The Fire Advisor from DAFF, Mr Paul Gerber, reported that approximately 14 284 hectares (ha) of land was affected by the fire in the Knysna area and 10 000 ha in the Plettenberg Bay area; 7 lives were lost; two of which were firefighters; 483 houses burnt down and 200 informal dwellers were destroyed. He reported that on 19 June 2017, a preliminary meeting was held to discuss the process that will be undertaken for the assessment of fire damage to agricultural land. To assist farmers, the discussions resolved on the procurement of animal feed. Approximately 30 tons of feed were procured by the Western Cape Provincial Department of Agriculture for the estimated 1 500 large stock units that needed feed. Agri Western Cape and Gift of the Givers were coordinating feed donations. The Department of Rural Development and Land Reform conducted a social impact analysis on farm workers and farm dwellers. On the 20 June 2017, three sites (Elandskraal, Epilepsy South Africa, Zenzele and Westfort Farm) were assessed and the needs such as infrastructure (storage and cold storage facilities, jojo tanks, irrigation pipes, fencing and tunnels) and animal feed were identified.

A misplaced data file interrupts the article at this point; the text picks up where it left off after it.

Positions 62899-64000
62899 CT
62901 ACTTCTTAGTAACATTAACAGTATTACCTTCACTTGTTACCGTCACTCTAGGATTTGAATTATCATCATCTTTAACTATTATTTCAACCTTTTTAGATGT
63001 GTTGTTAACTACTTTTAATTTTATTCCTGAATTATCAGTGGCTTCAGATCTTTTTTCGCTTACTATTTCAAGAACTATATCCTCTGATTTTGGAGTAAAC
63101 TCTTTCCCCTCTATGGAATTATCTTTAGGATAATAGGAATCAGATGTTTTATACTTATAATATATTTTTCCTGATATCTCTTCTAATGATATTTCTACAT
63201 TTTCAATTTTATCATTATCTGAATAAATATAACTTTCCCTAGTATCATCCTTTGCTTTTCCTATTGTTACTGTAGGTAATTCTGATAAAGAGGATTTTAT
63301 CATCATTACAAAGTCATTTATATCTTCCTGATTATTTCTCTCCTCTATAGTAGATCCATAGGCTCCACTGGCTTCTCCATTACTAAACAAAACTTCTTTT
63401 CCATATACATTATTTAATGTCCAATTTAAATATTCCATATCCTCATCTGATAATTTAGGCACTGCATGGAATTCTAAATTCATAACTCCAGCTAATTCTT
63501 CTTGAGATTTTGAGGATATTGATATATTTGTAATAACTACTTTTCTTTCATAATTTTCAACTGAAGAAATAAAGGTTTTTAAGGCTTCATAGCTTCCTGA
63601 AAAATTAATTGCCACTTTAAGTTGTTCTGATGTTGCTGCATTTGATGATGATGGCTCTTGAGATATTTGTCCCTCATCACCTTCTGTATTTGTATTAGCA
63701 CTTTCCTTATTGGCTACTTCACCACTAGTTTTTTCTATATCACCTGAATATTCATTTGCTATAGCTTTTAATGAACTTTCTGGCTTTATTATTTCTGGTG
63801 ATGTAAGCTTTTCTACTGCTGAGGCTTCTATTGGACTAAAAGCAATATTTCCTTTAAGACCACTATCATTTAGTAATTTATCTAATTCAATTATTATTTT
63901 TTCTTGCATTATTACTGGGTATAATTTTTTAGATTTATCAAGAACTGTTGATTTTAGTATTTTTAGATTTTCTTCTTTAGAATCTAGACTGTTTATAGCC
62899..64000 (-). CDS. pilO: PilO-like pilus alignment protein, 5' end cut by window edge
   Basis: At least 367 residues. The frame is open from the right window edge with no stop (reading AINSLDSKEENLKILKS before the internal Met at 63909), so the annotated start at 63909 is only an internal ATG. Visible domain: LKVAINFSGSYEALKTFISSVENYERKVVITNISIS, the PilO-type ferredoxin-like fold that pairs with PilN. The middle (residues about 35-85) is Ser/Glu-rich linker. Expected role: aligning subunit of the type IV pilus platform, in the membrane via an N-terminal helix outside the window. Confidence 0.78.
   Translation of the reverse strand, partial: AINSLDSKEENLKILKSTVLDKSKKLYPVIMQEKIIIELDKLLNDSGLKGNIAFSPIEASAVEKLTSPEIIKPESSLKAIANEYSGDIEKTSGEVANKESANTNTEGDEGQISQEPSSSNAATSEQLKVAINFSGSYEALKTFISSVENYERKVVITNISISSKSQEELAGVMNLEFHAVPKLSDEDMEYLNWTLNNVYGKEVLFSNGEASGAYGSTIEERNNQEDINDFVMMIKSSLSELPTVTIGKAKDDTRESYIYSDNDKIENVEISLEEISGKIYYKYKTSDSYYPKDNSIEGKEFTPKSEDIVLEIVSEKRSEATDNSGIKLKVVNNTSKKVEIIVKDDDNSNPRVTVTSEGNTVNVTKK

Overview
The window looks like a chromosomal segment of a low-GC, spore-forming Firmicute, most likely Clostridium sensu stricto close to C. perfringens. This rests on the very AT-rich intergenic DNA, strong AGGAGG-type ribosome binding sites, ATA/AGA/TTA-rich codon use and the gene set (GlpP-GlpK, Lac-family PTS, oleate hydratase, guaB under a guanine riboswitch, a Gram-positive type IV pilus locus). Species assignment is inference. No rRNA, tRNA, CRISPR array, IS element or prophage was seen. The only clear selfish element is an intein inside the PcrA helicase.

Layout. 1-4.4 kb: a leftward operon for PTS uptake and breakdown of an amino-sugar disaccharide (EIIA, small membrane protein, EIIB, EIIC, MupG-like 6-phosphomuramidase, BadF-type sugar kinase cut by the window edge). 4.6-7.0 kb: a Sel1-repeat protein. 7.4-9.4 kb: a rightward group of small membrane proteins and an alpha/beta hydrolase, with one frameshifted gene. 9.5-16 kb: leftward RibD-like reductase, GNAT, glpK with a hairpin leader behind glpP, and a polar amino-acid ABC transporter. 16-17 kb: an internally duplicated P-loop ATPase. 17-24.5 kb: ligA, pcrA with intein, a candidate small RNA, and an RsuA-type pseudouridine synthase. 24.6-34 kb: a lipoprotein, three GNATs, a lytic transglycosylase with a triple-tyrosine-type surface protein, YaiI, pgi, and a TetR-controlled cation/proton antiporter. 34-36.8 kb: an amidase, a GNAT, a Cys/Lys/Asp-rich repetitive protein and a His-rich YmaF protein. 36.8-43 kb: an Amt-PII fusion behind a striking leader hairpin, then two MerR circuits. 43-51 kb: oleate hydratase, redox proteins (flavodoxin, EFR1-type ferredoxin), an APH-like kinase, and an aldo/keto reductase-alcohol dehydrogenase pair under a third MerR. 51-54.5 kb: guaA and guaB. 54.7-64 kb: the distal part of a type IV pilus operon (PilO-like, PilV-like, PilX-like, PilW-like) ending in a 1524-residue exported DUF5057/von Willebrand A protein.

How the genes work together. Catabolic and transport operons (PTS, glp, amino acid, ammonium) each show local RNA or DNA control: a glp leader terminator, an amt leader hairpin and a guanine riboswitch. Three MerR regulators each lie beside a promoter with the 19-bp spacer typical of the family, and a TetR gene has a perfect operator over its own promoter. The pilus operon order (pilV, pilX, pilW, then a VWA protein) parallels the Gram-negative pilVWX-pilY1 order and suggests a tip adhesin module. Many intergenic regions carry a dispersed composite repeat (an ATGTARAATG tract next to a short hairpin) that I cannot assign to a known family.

Mr Gerber also mentioned that in terms of the National Veld and Forest Fire Act (Act No. 101 of 1998), which is administered by DAFF, Fire Protection Associations (FPAs) must develop Veld Fire Management Strategies for their areas which should include awareness and education, training, fire danger notifications, early warning systems, fire detection and fire suppression capacity. He reported that these activities were well coordinated by the District and the Province in the management of the disaster; and he commended their efforts.
3.1.2 Eden District Municipality
Mr W Jacobs from Eden District Municipality in the Western Cape Province gave a brief background of the incident. He reported that after a severe weather alert was issued by the South African Weather Service (SAWS), the Eden District Disaster Management Centre (DMC) disseminated the early warning to all stakeholders in the District and requested them to inform all communities and sectors that could be affected. The near gale force winds reached, mostly the southern parts of the District, on Wednesday, 7 June 2017 at about 04h00 in the morning and staff were notified to assess the situation at the Local Municipality level and report any damage or concerns to the Eden District Municipal Committee.